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Wednesday, 19 October 1949


Mr DEPUTY SPEAKER (Mr Clark (DARLING, NEW SOUTH WALES) - The honorable member should discuss the bill. He is not entitled to discuss general matters.


Mr McEWEN - I point out, with respect, Mr. Deputy Speaker, that if you had heard the speech of the Minister for the Interior (Mr. Johnson), when he moved the second reading of the bill, you would realize that I am right on the point. This bill provides for the alteration of electoral boundaries in the Northern Territory, and that is what I am discussing. I cannot refer to the alteration of boundaries without making some mention of the original boundaries. The original boundaries of electoral districts from which are elected members to this so-called Legislative Council ensured that most of the representation would be given to the town of Darwin, the town of Alice Springs, and the mining town of Tennant Creek. They left the great pastoral areas of the Northern Territory with such insignificant representation that it was not worth a hoot. Now the boundaries are to be altered in such a way as to increase the Tennant Creek area by taking in some of the surrounding pastoral country. The effect will be to subtract from the value of pastoral representation, and give greater representation to the miners of Tennant Creek.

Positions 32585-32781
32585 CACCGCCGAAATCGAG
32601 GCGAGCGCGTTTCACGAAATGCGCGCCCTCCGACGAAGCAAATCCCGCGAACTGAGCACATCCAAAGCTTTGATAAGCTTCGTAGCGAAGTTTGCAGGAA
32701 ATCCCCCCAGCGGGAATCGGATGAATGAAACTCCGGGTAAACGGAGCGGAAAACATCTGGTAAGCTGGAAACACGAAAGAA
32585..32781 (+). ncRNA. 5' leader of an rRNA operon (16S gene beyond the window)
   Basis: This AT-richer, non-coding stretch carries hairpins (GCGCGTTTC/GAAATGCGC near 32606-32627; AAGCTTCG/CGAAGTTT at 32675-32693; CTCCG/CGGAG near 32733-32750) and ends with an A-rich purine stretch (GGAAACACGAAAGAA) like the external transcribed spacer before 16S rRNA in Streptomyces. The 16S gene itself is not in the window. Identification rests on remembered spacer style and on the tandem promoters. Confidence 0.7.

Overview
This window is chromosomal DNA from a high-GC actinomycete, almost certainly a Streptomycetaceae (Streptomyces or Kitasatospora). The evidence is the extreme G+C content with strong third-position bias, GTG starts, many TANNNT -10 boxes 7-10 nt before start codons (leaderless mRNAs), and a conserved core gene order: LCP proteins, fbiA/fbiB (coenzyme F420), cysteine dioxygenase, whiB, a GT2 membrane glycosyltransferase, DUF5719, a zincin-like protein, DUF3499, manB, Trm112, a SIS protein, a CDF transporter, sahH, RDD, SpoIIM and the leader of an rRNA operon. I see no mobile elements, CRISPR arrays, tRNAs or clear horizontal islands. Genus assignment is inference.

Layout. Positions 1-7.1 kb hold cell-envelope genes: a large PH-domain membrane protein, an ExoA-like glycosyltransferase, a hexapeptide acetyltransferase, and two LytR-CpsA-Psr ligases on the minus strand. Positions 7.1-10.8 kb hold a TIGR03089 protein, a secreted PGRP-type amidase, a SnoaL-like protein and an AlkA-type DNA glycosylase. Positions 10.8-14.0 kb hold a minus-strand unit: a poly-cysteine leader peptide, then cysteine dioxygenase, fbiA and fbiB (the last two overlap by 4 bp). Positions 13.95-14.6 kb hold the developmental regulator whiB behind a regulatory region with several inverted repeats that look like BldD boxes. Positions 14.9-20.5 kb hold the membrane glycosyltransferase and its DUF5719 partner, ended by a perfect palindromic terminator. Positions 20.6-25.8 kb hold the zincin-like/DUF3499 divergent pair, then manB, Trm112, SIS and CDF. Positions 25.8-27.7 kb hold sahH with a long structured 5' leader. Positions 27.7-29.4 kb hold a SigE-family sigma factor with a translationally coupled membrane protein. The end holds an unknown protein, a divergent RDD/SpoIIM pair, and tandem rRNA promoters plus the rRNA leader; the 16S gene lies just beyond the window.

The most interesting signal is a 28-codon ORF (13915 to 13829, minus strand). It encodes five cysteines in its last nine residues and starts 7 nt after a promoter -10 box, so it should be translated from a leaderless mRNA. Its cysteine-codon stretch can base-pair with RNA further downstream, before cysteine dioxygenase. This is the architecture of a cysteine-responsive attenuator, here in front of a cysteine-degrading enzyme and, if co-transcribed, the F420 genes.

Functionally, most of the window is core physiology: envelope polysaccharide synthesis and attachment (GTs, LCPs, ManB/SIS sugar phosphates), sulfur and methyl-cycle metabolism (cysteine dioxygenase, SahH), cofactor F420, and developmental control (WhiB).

Mr Johnson - Has the honorable member looked at the proposal, which is to make the Tennant Creek area include the country within a 40 mile radius of the town ?


Mr McEWEN - I know that the proposal, if given effect, will increase the area of the Tennant Creek electorate, and diminish the representation of the pastoral interests. That is bad in principle. If the great Northern Territory is to be developed, it can be done only by developing the pastoral industry, which is fundamental to the Territory, and not by developing an artificial town of Darwin or an artificial administrative centre at Alice Springs. If the Legislative Council is to serve any useful purpose, provision should be made for greater representation of the pastoral industry. The council has no executive power; it only provides an opportunity for representatives to talk and make recommendations.

My second point is that, whether or not the boundaries are altered, the representatives of the people should be allowed to express themselves freely. We should not place them under the iron heel of a government which has shown many Fascist tendencies.







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